Algebra I – Two-variable Linear Inequalities Video Study Guide | Complete Playlist

This playlist consists of 8 videos all about two-variable linear inequalities.  Teachers can use these videos to support their lesson plans and engage students.  These videos each cover specific topics and concepts learned in Algebra I classes.  The playlist is an excellent resource for students to review or study for a test or final.  For Common Core alignment, see below.  By the end of this playlist, students will be able to understand and solve problems involving two-variable linear inequalities.

Common Core State Standards Alignment


Prove that, given a system of two equations in two variables, replacing one equation by the sum of that equation and a multiple of the other produces a system with the same solutions.


Solve systems of linear equations exactly and approximately (e.g., with graphs), focusing on pairs of linear equations in two variables.


Solve a simple system consisting of a linear equation and a quadratic equation in two variables algebraically and graphically. For example, find the points of intersection between the line y = -3x and the circle x2 + y2 = 3.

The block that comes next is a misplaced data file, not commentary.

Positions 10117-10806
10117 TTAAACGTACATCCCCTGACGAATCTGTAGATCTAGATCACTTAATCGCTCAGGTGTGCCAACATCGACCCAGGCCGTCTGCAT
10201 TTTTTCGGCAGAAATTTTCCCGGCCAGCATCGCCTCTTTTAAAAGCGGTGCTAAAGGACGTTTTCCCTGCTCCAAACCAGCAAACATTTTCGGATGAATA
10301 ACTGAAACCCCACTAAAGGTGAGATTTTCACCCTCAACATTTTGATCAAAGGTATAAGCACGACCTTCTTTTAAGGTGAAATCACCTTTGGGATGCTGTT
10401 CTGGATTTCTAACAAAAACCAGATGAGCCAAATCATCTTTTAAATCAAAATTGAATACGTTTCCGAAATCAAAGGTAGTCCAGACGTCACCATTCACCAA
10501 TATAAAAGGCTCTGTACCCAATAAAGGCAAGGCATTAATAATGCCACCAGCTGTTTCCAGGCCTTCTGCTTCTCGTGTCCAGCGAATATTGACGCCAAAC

(+) Represent a system of linear equations as a single matrix equation in a vector variable.


(+) Find the inverse of a matrix if it exists and use it to solve systems of linear equations (using technology for matrices of dimension 3 × 3 or greater).


Understand that the graph of an equation in two variables is the set of all its solutions plotted in the coordinate plane, often forming a curve (which could be a line).


Explain why the x-coordinates of the points where the graphs of the equations y = f(x) and y = g(x) intersect are the solutions of the equation f(x) = g(x); find the solutions approximately, e.g., using technology to graph the functions, make tables of values, or find successive approximations. Include cases where f(x) and/or g(x) are linear, polynomial, rational, absolute value, exponential, and logarithmic functions.*


Graph the solutions to a linear inequality in two variables as a half-plane (excluding the boundary in the case of a strict inequality), and graph the solution set to a system of linear inequalities in two variables as the intersection of the corresponding half-planes.